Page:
Radioactive Waste Management and Decommissioning
Radioactive waste is generated at each stage of the nuclear fuel cycle, which comprises mining and milling of uranium ore, uranium conversion and enrichment, fuel fabrication, the operation of nuclear reactors, the reprocessing of spent nuclear fuel (where this is undertaken), the decommissioning of nuclear power plants and the associated fuel cycle facilities, and the clean-up of sites. The great majority of the radioactivity produced during the nuclear fuel cycle is contained in the spent fuel.
Non-proliferation and Security
The peaceful uses of nuclear energy provide significant benefits at both national and international levels. Yet preventing weapons proliferation while allowing for the development of civil nuclear power programmes has always presented a challenge to the international community. The desire to prevent weapons proliferation is obvious in light of their destructive potential, but as long as a link between civilian and military uses of nuclear technology cannot be effectively and permanently severed and given the anticipated expansion of nuclear power generation in the near and medium terms, nuclear weapons proliferation will likely remain a key issue.
Legal frameworks in the nuclear field are sets of special, legally binding rules created to regulate the conduct of entities engaged in nuclear activities. Nuclear activities are those which relate to fissionable materials, ionising radiation and exposure to natural sources of radiation. The rules aim to ensure the protection of persons, property and the environment from the hazards associated with nuclear activities. Today, virtually all activities involved in the nuclear fuel cycle are subject to national and international legal frameworks to some degree. At the national level, a legal framework is normally founded on legislation (including regulations), while at the international level it is comprised of one or more legally binding international instruments such as treaties, conventions and agreements.
The reduced number of nuclear power plants constructed • worldwide since the 1980s has led to a significant consolidation of the NPP construction industry with two major consequences: a current limited capacity to construct new NPPs and a focus on pressurised water reactors. It is likely to take several years to redevelop the capability to build significant numbers of NPPs simultaneously around the world, while maintaining the necessary high standards and the ability to keep projects on time and to cost. There is evidence that this redevelopment of capability has already started.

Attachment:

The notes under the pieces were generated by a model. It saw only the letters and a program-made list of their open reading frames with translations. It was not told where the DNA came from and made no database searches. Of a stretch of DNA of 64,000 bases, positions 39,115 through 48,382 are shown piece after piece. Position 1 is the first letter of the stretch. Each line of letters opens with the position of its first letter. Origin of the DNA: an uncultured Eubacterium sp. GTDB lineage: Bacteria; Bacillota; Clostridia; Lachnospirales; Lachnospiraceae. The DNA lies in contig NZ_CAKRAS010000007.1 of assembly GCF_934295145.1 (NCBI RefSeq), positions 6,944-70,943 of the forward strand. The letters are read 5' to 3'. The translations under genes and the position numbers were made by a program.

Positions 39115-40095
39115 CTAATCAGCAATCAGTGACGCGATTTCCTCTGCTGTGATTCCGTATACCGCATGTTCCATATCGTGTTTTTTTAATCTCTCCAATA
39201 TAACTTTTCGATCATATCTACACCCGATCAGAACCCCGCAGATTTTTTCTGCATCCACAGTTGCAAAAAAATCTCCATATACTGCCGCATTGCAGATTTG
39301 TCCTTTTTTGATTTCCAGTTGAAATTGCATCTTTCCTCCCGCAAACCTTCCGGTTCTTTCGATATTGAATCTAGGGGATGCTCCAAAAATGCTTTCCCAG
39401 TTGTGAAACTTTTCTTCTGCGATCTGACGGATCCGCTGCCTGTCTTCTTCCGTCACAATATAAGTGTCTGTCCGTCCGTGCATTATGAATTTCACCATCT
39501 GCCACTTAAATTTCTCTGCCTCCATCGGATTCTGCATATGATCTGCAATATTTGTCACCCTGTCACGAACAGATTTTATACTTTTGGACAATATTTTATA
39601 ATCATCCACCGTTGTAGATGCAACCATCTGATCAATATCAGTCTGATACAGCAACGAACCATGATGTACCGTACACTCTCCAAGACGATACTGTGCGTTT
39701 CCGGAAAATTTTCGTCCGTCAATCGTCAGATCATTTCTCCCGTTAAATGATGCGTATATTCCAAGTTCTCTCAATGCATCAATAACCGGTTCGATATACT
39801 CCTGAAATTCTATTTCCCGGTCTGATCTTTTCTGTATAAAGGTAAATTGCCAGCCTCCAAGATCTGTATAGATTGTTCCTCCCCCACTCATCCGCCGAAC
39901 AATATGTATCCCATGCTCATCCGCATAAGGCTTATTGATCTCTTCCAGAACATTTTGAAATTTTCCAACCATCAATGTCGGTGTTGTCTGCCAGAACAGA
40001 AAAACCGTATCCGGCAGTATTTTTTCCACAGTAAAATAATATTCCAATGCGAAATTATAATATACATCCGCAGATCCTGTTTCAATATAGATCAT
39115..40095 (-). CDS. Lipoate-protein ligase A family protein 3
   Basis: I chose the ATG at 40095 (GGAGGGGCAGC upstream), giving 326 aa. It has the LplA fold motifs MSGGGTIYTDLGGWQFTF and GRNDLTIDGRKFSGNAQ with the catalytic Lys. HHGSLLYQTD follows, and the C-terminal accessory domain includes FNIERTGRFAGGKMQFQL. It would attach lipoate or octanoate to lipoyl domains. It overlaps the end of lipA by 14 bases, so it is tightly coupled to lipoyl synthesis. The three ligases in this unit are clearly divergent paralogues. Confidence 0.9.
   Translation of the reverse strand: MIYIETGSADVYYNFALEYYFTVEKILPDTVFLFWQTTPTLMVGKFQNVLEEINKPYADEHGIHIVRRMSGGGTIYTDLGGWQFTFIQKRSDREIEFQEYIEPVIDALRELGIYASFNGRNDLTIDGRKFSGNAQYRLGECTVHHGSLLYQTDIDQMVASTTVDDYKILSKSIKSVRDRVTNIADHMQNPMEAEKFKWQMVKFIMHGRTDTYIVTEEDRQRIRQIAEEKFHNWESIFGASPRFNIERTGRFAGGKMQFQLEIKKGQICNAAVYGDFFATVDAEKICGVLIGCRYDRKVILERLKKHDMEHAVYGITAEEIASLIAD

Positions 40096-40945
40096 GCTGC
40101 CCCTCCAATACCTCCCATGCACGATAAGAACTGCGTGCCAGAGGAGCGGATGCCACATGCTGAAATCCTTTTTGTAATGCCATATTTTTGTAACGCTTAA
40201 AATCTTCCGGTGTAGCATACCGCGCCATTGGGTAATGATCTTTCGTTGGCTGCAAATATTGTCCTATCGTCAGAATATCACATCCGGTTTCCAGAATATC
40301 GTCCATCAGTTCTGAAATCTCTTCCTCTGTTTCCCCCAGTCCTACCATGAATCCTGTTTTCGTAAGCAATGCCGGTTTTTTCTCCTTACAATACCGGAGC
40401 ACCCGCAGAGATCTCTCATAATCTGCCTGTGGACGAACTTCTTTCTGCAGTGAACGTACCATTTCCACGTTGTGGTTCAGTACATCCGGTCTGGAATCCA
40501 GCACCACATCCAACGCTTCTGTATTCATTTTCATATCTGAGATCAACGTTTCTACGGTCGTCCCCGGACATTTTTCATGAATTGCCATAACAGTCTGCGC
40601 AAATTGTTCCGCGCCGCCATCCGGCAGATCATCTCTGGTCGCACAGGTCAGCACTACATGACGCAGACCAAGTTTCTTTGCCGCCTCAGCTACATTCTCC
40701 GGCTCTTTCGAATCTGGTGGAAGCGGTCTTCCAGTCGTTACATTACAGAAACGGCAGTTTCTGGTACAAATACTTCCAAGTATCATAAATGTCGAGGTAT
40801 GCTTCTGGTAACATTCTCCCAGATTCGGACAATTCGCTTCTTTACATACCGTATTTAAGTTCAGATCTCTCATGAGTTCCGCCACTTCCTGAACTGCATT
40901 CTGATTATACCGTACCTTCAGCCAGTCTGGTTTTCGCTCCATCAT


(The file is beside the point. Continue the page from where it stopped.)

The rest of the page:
Several factors are currently having an effect on • public perceptions of nuclear energy: 1) the increasing political pressure to ensure security of energy supply; 2) the urgent need to address climate change concerns by reducing greenhouse gas emissions; 3) the economics of energy; 4) the strong, steady safety performance of nuclear power plants in recent years; and 5) the development of good governance in the nuclear energy arena, inter alia by strengthening legal frameworks, improving public communication and encouraging greater public participation. These factors will continue to have considerable influence over the way nuclear energy will be considered by society in the coming years.
Advanced reactors are those in Generations III, III+ and IV. To explain what this means, this chapter first classifies nuclear reactors by generation, then presents an overview of the Generation III and III+ systems (some of which are already operational or under construction) that are expected to be the cornerstone of nuclear electricity production for the next 50 years. There is extensive international co-operation to develop Generation IV systems, expected to be available from 2030, to enable expanded use of carbon-free nuclear energy, while strengthening physical protection and proliferation resistance. These initiatives are discussed in Section 13.4.
Advanced Fuel Cycles
This chapter outlines currently deployed nuclear fuel cycles and the additional fuel resources that can be obtained from these cycles, before describing advanced fuel cycle options. The status of nuclear fuel cycle facilities worldwide is given in Chapter 1, and natural uranium resources are described in Chapter 5.